Also in this chapter, many changes have been made to the section on leveraged buyouts. With respect to distress restructuring, there is a new section on the role played by "vulture" capitalists. The last chapter of the book, "International Financial Management," has a new section on economic exposure to unexpected currency movements and how to analyze the direction and magnitude of the effect. There is a new treatment of currency forward and futures contracts.

CFA Program Curriculum 2018 Level I Volumes 1-6 Box Set

A new example of interest-rate parity and covered interest arbitrage appear in this chapter as well. Although these are the important changes, all materials have been updated and there are a number of minor changes in presentation. Collectively, these should make the book more readable and interesting.

For the student, select end-ofchapter problems are set up in Excel format and are available from the Prentice Hall Web site: www. These problems are denoted by the computer symbol. In addition, each chapter, save for the first, contains self-cor- xviii P r efa ce rection problems. In a handful of chapters, reference is made to FinCoach exercises. This math practice software program is available for viewing and purchase at the PH Web site: www.

The presentation has been credited by Richard Gendreau, Bemidji State University, and can be accessed under student Resources. At the end of each chapter, I make reference to John Wachowicz's wonderful Web site: www.

He is a co-author of mine for another text, and his constantly revised site provides links to hundreds of financial management Web sites, grouped according to major subject areas. Extensive references to other literature also appear at the end of each chapter. Finally, Craig Holden, Indiana University, provides students with instructions for building financial models through his Spreadsheet Modeling book and CD series.

This saleable product will be shrink-wrapped with the text or available on its own. For the instructor, there is a comprehensive Instructor's Manual, which contains suggestions for organizing the course, solutions to all the problems that appear at the end of the chapters, and teaching notes for the cases. Also available in the Instructor's Manual are transparency masters of most of the figures in the text these also are available through the aforementioned Prentice Hall Web site.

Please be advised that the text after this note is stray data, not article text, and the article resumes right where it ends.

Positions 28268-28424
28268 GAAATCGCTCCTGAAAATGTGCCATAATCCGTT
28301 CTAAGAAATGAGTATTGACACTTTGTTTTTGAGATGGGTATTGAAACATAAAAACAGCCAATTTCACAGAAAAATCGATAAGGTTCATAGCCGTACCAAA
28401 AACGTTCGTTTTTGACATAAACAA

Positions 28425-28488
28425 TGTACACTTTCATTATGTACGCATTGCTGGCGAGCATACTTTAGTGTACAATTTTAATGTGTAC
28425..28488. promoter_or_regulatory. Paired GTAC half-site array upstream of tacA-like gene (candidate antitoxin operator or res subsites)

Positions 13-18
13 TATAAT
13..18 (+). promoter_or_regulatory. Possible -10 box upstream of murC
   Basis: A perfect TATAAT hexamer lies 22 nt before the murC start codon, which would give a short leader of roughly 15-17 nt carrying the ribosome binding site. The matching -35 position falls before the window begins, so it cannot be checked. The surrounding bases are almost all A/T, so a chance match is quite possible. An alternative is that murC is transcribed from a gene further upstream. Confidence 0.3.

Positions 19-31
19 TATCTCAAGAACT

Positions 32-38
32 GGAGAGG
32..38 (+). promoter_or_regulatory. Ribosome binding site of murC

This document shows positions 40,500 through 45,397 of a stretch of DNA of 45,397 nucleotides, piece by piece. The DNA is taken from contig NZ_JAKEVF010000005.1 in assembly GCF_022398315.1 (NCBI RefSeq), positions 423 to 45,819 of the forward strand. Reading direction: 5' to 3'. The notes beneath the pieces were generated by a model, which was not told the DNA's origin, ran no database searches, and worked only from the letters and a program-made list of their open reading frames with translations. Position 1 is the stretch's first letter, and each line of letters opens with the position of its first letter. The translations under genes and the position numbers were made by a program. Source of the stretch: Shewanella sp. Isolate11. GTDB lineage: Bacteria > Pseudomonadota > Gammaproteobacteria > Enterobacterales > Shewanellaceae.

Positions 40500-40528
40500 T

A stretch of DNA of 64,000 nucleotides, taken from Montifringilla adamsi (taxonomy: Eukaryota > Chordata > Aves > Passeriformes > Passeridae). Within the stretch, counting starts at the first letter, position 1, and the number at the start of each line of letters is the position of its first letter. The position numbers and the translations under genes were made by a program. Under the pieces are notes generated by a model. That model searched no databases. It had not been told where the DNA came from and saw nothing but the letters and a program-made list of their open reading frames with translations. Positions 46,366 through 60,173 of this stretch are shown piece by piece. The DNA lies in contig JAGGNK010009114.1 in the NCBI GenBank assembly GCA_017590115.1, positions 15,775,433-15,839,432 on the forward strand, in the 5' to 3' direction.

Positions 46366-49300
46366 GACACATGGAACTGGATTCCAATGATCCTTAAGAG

Another aid is a Test-Item File of extensive questions and problems. This is available in both hard copy and custom computerized test bank format, revised by Sharon H. Garrison, University of Arizona, through your Prentice Hall sales representative. The finance area is constantly changing.

It is both stimulating and far reaching. I hope that Financial Management and Policy, 12th edition, imparts some of this excitement and contributes to a better understanding of corporate finance.

If so, I will regard the book as successful. University ofNew Mexico Dr. Glenn L. Stevens Dr. Andrew L. Its businesses were not high tech: razor blades and toiletries; stationery products Parker, Waterman and Paper Mate pens and pencils ; Braun electric shaver, toothbrush, hair dryer, and coffee maker limes; and DuraceLl batteries.

Management was acclaimed for its vision and efficiency in creating value for its shareholders. Products were distributed in over countries. Gillette was consistently on the list of Fortune's most admired companies. But there were problems lurking beneath the surface.